The filled-in cuts also create some difficulty for parents with young children in baby carriages, Lyman noted.
Target, which is at the north end of the west side of the mall, does have handicapped access at its main entrance, which is consistent with its corporate policy.
A few new access areas have also been created on the mall’s east side, but advocates are concerned that those sites are located near more-obscure entrances.
Champlain Centre contends that the changes were made to create better access for customers with disabilities.
“Champlain Centre takes ADA requirements and handicap accessibility seriously and has been working with Dominic Marinelli from the United Spinal Association, a nationally recognized leader in ADA requirements and handicapped accessibility,” mall officials said in a statement.
“At the request of Champlain Centre, the United Spinal Association has developed a compliance plan for the mall that resulted in the relocation of non-compliant locations, the result of which will not only exceed state and federal accessibility requirements but provide better access for Champlain Centre’s customers with disabilities.”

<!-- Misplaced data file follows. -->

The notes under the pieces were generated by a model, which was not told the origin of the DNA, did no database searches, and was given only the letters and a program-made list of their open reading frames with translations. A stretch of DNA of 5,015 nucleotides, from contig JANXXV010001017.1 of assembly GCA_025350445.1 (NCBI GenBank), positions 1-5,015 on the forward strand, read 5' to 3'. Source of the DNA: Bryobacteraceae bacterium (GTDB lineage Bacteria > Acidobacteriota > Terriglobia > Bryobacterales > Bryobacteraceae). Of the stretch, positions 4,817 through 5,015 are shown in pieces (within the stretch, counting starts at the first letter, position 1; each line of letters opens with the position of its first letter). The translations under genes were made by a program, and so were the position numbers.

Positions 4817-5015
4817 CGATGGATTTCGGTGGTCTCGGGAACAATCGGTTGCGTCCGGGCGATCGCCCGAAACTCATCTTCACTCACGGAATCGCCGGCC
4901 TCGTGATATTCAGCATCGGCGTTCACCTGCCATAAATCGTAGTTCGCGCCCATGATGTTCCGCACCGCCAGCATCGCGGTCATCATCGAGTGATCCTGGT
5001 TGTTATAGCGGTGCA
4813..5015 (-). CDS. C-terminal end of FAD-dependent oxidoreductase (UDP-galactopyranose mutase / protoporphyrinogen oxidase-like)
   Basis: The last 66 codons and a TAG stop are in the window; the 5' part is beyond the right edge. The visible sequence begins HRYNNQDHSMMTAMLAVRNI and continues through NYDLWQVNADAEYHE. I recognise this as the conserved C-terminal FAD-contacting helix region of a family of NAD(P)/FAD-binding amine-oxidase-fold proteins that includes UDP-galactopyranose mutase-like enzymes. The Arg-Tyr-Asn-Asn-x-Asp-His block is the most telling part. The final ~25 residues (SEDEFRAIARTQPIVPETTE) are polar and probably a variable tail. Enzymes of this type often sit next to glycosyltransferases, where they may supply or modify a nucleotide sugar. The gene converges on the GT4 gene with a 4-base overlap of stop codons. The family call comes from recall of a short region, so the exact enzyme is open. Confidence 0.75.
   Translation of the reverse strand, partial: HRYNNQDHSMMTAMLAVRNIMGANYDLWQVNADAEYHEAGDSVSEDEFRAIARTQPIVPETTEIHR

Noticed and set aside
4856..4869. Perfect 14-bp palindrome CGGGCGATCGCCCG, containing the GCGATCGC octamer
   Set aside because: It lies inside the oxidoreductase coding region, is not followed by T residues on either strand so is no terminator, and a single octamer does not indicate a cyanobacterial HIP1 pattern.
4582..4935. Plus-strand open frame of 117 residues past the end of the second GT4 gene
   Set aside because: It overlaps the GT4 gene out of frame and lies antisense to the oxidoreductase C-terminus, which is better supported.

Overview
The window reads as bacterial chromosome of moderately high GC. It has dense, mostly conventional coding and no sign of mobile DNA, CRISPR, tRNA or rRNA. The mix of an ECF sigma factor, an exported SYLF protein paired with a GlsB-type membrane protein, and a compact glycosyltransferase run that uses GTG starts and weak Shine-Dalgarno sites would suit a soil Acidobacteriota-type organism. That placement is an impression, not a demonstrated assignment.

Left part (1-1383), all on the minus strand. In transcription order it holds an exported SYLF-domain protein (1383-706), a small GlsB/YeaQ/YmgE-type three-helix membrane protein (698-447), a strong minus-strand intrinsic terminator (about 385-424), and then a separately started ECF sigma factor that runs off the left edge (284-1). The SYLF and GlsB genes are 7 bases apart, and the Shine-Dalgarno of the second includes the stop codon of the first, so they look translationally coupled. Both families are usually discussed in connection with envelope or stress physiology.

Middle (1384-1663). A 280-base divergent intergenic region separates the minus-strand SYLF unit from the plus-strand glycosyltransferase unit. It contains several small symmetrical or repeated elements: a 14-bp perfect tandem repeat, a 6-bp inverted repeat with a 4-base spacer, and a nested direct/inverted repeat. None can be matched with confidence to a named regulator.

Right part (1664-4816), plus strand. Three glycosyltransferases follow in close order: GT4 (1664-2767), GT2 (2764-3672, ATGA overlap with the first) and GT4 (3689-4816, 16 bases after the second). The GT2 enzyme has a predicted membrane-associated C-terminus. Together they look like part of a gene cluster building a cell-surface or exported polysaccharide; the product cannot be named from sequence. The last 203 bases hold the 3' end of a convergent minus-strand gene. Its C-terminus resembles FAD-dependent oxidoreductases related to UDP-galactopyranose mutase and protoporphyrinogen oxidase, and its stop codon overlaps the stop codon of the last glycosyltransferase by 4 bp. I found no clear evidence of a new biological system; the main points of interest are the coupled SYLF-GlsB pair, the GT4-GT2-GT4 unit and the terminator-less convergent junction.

The previous location for curb cuts did not comply with ADA regulations, Marinelli stated in the release.
“Champlain Centre is considered a Title III entity under the Americans with Disabilities Act, and we are obligated to remove barriers,” he said.
“We have to better communicate our compliance plan with North Country Center for Independence and all people with disabilities who visit Champlain Centre.”
United Spinal Association representatives will meet with the Center for Independence later this month to discuss the changes at the mall.
The U.S. Department of Justice will also have a representative at the meeting, and Town of Plattsburgh Codes Enforcement Officer Steve Imhoff will be on hand, as well.
“If they (the mall) are in compliance, then everything could be perfectly fine,” Imhoff said. “They will need to show that they are in compliance with what today’s standards are.”